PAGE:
News From The Oil Patch 1/26/2015

Kansas Common Crude finished the week lower.  Friday's price at NCRA was $35.25/bbl, the lowest price since March 11, 2009.   In early Monday trading, Nymex benchmark crude contracts were a couple of pennies higher at $45.61, while London Brent was down 19 cents at $48.60/bbl.
There were 50 drilling permits issued last week for new locations across Kansas.  There were 27 east of Wichita, and 23 in western Kansas, including four in Barton County, one in Ellis County, one in Russell County and one in Stafford County.
Independent Oil & Gas reports 109 well completions in Kansas last week, including 71 in eastern Kansas.  There were 18 dry holes among the 38 completions west of Wichita.
Baker Hughes says its count of active drilling rigs nationwide dropped by 43 last week to 1,633.  The count in Canada was unchanged at 432.  In Kansas, there were 23 rigs actively drilling for oil and gas, down one.  The broader count from Independent Oil & Gas Service indicates 73 active rigs statewide.  There were 16 east of Wichita, up one, and 57 in western Kansas, down ten.  41 rigs are listed as pending.
An energy analyst in North Dakota is offering some dramatic predictions. Jim Arthaud of MBI Energy Services tells CNN he's expecting to see 20,000 layoffs in the state by June because of the plummeting price of crude oil.  The number of rigs actively drilling in North Dakota dropped to 161 last week, down from 187 a year ago and the lowest level in five years.  But Arthaud is predicting that number will drop to just 50 active rigs by June.
North Dakota health officials said Monday drinking water is safe to use following an oil spill in the Montana waters of the Yellowstone River.  About 1,200 barrels of crude spilled from the Bridger Pipeline into the Yellowstone River, just about 50 miles from its confluence with the Missouri River. Officials did not believe the spilled oil had crossed from Montana into North Dakota.  In a statement Monday, officials said they are still monitoring water levels, though the most recent test data show pollution is well below the threat level.
The Kansas Corporation Commission  is giving an oil company one more chance to pay fines levied in September or face the prospect of shutting down for two years if the company doesn't comply.  The Topeka Capital Journal describes the Viva Oil Companyas long on violations and short on paperwork.  The company has been involved in 18 KCC penalty dockets regarding 87 violations in the last year and a half, including 11 license suspensions, more than any other oil company in the state.  Commissioners decided to allow Viva to pay off the remaining $60,000 in fines in $15,000 installments through May.  The agreement approved Tuesday adds another $10,000 to the penalties if the company misses a payment deadline.  In the meantime, the commission is allowing the company to resume production.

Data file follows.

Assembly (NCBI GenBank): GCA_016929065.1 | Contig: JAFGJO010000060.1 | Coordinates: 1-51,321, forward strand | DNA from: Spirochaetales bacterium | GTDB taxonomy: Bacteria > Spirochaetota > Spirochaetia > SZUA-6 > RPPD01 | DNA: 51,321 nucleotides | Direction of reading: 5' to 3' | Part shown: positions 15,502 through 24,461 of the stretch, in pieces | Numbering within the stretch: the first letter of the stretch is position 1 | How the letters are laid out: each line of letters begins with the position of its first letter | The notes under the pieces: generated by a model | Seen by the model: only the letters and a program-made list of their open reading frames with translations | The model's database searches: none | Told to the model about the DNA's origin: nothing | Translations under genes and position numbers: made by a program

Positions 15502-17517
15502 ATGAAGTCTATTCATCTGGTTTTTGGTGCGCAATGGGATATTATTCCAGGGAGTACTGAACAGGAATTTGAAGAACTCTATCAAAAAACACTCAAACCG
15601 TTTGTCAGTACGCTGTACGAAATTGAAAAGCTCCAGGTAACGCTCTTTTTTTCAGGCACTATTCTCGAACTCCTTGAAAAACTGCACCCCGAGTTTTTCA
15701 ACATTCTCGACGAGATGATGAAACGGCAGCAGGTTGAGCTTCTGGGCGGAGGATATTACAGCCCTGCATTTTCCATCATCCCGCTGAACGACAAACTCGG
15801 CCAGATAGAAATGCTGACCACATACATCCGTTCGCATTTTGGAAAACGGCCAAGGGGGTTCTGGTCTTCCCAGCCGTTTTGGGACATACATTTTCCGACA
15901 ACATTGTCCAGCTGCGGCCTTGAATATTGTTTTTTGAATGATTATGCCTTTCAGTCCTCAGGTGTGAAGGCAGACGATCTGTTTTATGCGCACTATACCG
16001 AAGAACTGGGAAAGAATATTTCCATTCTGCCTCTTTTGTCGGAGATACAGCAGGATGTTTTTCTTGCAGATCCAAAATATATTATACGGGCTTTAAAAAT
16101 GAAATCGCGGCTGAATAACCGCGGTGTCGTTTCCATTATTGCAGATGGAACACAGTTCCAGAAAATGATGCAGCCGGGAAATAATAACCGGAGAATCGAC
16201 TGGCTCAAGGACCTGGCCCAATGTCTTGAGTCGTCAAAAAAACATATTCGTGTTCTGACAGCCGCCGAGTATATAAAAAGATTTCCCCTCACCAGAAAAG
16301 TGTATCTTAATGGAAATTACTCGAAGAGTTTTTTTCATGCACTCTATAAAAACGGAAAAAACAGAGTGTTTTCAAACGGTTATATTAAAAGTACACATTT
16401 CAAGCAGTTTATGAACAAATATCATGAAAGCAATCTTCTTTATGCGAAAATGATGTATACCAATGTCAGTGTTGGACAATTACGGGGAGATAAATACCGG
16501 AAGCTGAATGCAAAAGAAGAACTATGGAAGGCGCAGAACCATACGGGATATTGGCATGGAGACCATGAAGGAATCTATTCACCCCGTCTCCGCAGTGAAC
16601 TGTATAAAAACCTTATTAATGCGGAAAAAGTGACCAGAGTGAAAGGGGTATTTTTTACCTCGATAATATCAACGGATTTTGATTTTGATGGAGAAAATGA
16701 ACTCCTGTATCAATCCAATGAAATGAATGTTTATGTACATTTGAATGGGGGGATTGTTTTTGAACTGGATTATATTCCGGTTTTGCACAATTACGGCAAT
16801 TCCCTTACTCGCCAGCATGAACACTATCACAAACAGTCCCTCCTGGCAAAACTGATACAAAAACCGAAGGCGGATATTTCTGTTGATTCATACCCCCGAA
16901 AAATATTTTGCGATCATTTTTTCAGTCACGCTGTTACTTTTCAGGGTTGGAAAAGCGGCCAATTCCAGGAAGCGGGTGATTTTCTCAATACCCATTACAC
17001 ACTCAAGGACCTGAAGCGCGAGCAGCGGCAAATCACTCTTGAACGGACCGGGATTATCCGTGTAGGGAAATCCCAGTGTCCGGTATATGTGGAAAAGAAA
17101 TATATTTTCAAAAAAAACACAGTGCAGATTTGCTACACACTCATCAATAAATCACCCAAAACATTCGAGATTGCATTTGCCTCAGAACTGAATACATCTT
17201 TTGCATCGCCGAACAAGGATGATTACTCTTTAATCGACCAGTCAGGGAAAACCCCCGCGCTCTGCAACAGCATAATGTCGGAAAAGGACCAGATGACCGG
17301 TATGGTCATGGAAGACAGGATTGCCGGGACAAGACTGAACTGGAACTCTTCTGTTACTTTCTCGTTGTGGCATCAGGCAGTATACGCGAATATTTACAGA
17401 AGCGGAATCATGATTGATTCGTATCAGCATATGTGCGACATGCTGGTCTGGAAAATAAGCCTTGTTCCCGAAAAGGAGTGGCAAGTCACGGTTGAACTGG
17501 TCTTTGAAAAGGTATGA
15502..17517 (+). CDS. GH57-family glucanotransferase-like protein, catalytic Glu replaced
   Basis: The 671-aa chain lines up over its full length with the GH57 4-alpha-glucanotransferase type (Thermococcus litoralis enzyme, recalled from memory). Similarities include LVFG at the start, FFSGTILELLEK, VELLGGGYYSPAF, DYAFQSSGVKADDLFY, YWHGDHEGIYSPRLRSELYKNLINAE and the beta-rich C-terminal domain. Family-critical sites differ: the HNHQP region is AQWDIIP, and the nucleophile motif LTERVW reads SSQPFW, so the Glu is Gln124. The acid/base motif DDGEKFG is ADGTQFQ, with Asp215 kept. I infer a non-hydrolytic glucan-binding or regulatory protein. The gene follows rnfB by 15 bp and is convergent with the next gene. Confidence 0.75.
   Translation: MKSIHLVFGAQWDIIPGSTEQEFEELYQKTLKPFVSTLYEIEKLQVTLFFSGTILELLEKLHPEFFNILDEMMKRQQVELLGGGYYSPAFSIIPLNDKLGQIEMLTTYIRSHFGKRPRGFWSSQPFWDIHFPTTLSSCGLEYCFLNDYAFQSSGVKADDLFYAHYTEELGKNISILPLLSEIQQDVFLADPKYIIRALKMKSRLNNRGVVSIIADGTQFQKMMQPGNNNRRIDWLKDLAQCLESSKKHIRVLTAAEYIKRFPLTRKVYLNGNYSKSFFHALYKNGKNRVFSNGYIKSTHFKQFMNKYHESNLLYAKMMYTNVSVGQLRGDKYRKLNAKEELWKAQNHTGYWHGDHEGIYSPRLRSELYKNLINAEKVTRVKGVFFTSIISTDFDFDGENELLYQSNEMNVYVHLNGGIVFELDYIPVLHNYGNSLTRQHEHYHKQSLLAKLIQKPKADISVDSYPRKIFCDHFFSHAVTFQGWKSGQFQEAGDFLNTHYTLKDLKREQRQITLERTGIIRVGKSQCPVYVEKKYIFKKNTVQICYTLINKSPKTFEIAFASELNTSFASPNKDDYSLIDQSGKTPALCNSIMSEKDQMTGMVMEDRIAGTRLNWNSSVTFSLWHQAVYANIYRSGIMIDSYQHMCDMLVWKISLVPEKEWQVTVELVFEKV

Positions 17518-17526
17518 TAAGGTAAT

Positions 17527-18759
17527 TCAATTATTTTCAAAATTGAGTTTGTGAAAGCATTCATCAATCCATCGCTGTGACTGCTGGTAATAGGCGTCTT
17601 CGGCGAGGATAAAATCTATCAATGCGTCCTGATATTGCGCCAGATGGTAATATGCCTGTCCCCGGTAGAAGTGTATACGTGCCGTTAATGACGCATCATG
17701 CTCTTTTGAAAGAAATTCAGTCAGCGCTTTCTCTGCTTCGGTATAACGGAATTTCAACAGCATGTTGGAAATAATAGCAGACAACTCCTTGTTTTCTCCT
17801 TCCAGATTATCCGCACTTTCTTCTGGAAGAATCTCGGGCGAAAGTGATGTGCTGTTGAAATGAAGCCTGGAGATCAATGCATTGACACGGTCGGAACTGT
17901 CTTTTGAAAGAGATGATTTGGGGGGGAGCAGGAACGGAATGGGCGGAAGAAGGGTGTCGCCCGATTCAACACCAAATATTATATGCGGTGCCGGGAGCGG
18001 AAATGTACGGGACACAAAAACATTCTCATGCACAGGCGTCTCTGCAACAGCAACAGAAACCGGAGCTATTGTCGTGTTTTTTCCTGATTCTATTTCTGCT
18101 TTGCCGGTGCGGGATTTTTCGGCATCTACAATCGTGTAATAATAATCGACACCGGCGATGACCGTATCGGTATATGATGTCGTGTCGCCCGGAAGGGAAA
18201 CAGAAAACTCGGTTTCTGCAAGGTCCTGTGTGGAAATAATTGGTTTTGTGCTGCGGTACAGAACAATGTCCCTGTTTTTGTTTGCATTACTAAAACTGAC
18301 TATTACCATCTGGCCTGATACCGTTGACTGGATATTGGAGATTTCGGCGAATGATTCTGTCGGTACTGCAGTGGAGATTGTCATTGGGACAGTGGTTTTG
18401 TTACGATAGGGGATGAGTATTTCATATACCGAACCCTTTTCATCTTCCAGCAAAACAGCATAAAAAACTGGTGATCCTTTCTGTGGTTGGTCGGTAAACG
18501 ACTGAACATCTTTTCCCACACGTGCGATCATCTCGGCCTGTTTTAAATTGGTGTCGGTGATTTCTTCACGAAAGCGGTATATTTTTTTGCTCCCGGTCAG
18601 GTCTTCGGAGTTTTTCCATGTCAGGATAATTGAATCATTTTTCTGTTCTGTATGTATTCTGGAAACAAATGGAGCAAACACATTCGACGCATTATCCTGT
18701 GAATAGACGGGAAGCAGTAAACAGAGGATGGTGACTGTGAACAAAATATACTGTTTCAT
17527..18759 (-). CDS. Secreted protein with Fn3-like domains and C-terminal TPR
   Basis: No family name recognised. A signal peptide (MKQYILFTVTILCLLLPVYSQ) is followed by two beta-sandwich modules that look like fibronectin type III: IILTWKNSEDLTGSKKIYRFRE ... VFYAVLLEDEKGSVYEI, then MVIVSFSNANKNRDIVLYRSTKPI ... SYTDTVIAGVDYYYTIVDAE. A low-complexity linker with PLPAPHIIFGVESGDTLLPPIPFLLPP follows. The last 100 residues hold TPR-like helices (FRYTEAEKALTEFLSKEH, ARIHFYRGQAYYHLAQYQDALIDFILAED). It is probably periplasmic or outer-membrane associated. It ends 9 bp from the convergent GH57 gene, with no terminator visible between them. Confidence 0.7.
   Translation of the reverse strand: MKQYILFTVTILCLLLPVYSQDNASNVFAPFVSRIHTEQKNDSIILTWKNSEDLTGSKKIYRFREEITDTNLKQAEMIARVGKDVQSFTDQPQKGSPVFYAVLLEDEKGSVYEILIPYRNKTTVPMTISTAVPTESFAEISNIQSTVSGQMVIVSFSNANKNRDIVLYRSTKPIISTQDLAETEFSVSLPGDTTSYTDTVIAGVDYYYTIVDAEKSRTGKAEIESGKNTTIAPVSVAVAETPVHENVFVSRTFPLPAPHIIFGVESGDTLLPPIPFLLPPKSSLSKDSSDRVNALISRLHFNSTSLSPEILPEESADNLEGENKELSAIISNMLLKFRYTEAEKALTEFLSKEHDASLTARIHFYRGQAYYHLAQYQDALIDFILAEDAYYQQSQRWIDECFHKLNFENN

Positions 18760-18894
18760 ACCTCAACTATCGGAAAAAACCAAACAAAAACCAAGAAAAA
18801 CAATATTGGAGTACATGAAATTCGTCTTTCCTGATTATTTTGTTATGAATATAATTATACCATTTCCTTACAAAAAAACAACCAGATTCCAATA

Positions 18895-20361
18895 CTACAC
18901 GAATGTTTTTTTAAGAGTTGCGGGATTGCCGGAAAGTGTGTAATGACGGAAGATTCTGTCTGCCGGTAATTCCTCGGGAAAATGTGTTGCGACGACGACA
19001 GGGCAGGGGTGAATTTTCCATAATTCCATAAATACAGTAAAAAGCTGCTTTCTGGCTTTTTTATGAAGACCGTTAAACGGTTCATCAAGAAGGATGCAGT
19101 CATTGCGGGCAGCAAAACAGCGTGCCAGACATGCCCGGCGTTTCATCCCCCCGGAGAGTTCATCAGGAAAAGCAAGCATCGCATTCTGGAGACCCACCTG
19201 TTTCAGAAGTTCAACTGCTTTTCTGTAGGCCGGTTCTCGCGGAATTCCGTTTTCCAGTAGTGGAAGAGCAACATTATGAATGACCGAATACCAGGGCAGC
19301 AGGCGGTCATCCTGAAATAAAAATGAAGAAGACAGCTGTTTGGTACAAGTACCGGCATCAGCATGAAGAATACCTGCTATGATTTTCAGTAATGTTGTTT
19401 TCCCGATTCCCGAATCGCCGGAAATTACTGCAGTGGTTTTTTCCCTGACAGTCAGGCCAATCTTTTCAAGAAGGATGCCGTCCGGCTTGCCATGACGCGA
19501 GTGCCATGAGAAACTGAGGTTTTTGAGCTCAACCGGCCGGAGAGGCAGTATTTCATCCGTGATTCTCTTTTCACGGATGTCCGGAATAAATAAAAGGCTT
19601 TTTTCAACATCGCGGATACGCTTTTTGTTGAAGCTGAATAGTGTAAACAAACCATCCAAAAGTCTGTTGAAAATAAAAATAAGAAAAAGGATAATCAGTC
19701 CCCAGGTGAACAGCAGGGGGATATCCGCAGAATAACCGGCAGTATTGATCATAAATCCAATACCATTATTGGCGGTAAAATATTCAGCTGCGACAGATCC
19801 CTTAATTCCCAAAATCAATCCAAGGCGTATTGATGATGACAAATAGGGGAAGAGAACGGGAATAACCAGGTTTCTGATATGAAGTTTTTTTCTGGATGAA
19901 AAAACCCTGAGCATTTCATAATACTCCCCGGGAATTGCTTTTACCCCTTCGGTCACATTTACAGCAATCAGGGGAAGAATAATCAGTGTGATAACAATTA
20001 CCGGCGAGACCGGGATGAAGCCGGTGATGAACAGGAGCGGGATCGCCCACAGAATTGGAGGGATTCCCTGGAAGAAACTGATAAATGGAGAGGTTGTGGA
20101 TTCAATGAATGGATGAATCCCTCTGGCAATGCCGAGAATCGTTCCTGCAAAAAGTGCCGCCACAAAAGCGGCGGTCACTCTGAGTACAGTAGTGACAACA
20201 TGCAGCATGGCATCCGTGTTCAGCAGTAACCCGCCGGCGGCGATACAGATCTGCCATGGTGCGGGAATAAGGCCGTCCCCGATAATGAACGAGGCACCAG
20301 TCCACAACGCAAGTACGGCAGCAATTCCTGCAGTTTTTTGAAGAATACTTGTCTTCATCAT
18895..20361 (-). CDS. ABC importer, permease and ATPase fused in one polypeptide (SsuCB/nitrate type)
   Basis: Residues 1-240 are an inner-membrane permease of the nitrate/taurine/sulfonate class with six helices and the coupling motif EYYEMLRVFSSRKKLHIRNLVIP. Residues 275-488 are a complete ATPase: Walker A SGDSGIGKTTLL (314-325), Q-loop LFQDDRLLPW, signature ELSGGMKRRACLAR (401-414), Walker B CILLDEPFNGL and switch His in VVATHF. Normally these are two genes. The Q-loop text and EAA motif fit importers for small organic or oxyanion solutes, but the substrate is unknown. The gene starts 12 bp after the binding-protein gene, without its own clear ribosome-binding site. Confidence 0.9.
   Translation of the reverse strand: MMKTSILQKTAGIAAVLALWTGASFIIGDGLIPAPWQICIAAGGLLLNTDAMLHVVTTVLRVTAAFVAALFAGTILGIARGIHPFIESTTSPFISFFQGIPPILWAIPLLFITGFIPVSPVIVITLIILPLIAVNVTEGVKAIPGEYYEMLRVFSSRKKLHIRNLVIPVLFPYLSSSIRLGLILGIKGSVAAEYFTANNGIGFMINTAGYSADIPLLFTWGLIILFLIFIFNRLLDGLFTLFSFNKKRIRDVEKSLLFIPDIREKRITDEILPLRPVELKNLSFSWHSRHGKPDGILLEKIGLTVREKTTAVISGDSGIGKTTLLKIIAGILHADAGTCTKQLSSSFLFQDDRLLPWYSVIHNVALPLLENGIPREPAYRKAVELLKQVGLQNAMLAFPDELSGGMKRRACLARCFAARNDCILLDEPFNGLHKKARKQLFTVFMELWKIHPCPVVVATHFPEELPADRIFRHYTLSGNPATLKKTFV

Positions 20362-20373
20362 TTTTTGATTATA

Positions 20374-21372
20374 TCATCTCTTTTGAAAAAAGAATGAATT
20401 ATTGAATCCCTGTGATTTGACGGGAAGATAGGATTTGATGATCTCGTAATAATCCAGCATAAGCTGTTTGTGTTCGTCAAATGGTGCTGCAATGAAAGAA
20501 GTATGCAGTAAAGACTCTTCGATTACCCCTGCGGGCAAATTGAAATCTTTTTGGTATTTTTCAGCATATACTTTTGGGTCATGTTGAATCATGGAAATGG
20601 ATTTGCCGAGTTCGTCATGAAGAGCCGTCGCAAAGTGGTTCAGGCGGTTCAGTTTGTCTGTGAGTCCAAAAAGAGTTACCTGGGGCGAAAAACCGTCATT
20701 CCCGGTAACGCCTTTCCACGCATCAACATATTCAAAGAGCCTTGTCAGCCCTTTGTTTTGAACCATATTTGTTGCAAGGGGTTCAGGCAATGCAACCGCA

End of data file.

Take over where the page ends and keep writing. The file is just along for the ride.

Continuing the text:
Lawmakers in Oklahoma are taking a second-look at tax incentives in the patch.  The Oklahoma Policy Institute, a self-described non-partisan policy think-tank, now says those incentives will cost the state $516 million in revenue during the current fiscal year.  The institute opposed those changes last year.  The Daily Oklahoman reports trade groups includintg the Oklahoma Oil and Gas Association and the Oklahoma  Independent Petroleum Association were critical of the institute's numbers.  
Schlumberger will pay $1.7 billion for a stake in Eurasia Drilling.  Bloomberg calls that a bet by the the world's largest oilfield services provider that economic sanctions won't hold back Russia's energy industry.  By buying into Russa's largest driller, Schlumberger is putting aside widespread concerns about economic sanctions and the state of Russia's economy.
The developer of the Keystone XL oil pipeline took its first steps in Nebraska since the state's supreme court cleared the way for the new route.  Officials with TransCanada filed paperwork in nine counties to acquire access to land that's needed for the construction and operation of the pipeline's new leg across the state. The route still faces challenges as opponents have filed lawsuits to block eminent domain and to overturn the state law that allowed the governor to approve the route.  A spokesman says TransCanada will work to get those easements voluntarily.
Enterprise Product Partners is looking for global customers to buy ultra-light crude oil.  Bloomberg reports the Texas firm is offering to export 600,000 barrels per month of condensate.  The government approved such exports last year.  The product can be exported if it is run through a distillation tower to boil off volatile gases.  The policy-change may boost supplies ready to be sold overseas to as much as a million barrels per day by the end of the year, according to Citigroup.